Sunday, May 06, 2007

Single- and Double-loop Learning as Applied to Religion

LeisureGuy refers to Chris Argyris, a Professor Emeritus at Harvard Business School, and his notions of "single-loop learning" and "double-loop learning." LeisureGuy smartly applies Argyris's ideas to the mainstream media and I'd like to do the same for the ways that we think about the world.

First an introduction to the terms:
Single-loop learning seems to be present when goals, values, frameworks and, to a significant extent, strategies are taken for granted. The emphasis is on ‘techniques and making techniques more efficient’ (Usher and Bryant: 1989: 87) Any reflection is directed toward making the strategy more effective. Double-loop learning, in contrast, ‘involves questioning the role of the framing and learning systems which underlie actual goals and strategies’ (op. cit.). In many respects the distinction at work here is the one used by Aristotle, when exploring technical and practical thought. The former involves following routines and some sort of preset plan – and is both less risky for the individual and the organization, and affords greater control. The latter is more creative and reflexive, and involves consideration notions of the good. Reflection here is more fundamental: the basic assumptions behind ideas or policies are confronted… hypotheses are publicly tested… processes are disconfirmable not self-seeking (Argyris 1982: 103-4).


Here is their illustration of the difference between the two techniques.



I've taken the liberty of modifying the chart to discuss beliefs:



I believe that most Orthodox Jews (and other traditionalist groups) engage only in "single-loop" learning. For example, given the assumptions that God is good and God wrote the Torah, they reasonably conclude the Torah is good. Fine. Here's where it gets interesting. Some piece of data comes along that appears to contradict the conclusion the Torah is good. To reference my previous post, I'll use the example of the Torah commanding the stoning-to-death of adulterous women. Most Orthodox Jews will not question the assumptions that God is good and God wrote the Torah. They will instead go back to the interpretation stage and find a way to reconcile the new data with the old assumptions.

There's nothing about single-loop learning that makes it necessarily incorrect. In fact, if we didn't use it most of the time, we'd never be able to get anything done. However, there is a great danger to depending on it to the exclusion of double-loop learning. If one of our assumptions happens to be false and we don't know it yet, we can waste a lot of time and make a lot of incorrect conclusions if we stick to single-loop learning.

It can be scary and disorienting to question one's assumptions but it's clear that sometimes it's the only way to reach a correct conclusion. I think that people who leave their faiths (or join faiths!) for intellectual reasons are more willing to ask themselves the hard questions. (Or, in some cases, life's events practically force them to ask the hard questions.)

If we're interested in the truth and in good results, I think we must frequently do a sanity check on our underlying assumptions (to the degree we are even aware of them.) Then again, if we aren't concerned with the truth and are happy with the results, it might be reasonable to not look at those assumptions. Perhaps it's unfortunate for those of us who care more about what's true than about what's useful.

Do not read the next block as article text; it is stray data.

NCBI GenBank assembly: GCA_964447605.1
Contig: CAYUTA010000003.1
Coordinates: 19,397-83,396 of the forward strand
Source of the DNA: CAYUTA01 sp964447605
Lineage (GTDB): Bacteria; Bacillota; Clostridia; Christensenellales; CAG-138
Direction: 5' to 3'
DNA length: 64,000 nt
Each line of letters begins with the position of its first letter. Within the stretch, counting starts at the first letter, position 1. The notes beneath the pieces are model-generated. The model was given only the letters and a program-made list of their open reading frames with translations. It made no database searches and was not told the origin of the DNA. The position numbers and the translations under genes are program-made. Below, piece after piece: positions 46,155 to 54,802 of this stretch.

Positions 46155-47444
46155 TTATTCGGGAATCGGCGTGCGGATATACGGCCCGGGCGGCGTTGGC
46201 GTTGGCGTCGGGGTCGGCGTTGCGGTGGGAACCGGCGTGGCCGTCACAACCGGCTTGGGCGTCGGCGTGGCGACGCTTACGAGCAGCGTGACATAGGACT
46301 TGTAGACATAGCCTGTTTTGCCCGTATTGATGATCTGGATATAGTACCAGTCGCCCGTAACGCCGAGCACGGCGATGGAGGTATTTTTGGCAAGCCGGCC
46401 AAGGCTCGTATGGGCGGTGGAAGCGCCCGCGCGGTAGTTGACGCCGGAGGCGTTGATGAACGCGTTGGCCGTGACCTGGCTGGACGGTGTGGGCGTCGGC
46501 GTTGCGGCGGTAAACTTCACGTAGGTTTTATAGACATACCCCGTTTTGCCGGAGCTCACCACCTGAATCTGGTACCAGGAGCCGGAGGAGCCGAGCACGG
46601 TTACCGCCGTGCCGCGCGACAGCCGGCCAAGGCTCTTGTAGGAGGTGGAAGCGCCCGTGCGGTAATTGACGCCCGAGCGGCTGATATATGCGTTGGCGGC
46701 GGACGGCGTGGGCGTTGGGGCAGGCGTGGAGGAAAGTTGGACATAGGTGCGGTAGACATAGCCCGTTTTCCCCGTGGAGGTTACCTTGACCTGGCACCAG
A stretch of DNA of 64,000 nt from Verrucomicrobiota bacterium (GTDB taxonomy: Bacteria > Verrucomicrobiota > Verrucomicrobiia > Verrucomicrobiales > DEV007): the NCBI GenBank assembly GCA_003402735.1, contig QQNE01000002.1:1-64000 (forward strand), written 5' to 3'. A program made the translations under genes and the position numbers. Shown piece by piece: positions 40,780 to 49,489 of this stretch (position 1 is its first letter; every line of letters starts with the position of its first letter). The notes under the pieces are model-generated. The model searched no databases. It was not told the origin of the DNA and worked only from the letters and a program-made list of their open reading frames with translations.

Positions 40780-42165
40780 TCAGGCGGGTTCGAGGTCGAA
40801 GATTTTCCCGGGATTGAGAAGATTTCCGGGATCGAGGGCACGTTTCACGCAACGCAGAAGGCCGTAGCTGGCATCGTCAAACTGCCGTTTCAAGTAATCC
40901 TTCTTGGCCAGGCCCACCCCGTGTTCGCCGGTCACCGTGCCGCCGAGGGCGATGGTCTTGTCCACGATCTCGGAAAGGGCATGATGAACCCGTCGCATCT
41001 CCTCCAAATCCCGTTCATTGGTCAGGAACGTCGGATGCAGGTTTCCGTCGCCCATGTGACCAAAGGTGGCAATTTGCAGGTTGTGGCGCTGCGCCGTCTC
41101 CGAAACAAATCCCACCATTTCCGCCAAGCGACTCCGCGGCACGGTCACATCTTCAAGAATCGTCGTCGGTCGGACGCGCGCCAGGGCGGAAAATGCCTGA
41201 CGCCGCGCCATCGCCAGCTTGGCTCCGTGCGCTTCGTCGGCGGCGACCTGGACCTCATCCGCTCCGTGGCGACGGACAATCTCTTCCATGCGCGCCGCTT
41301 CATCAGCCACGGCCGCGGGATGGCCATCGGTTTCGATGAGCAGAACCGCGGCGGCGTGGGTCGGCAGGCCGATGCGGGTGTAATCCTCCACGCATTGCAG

Even if we don't habitually question our assumptions, I think there are some warning signs that we are engaging in single-loop learning when double-loop learning is called for. For example:
  1. We are having great difficulty coming to reasonable conclusions. (e.g. my husband loves me and he beats me so his beating me must be a form of his love.)
  2. We can reach satisfactory conclusions, but the interpretation is so convoluted that it strains credibility. (e.g. the epicycles in the Ptolemaic system of geocentrism.)
  3. We finds ourselves having to do a lot of interpretation too often. (e.g. my child would never use drugs and his strange behavior today was because he was stressed out. And the same was true yesterday and the day before that and the day before that...)
In my opinion, thinking Orthodox Jews should stumble upon these warning signs quite frequently. Just off the top of my head, I can think of an example for each of these. The problem for believers in an omnipotent and good God who causes destructive "acts of God" (tornadoes) or allows large-scale human evil (Holocaust, Rwanda) falls under #1. The day-era argument for a literal Genesis falls under #2. And the totality of Orthodox Judaism falls under #3. (For example, any Orthodox Jew active on the skeptic blogs has had to satisfy him- or herself with separate interpretations for the age of the universe, evolution, biblical authorship, the lack of evidence for an Exodus, etc. instead of the single, simple, and obvious (with a different assumption) interpretation that the Bible was written by imperfect men.)

I guess this is all just a fancy way to describe Occam's Razor, but coming at it from a new direction is pretty interesting.

20 comments:

Orthoprax said...

JA,

While Occam's Razor does describe part of this way of thinking, I think it's more in line with general Kuhnian paradigm shifts.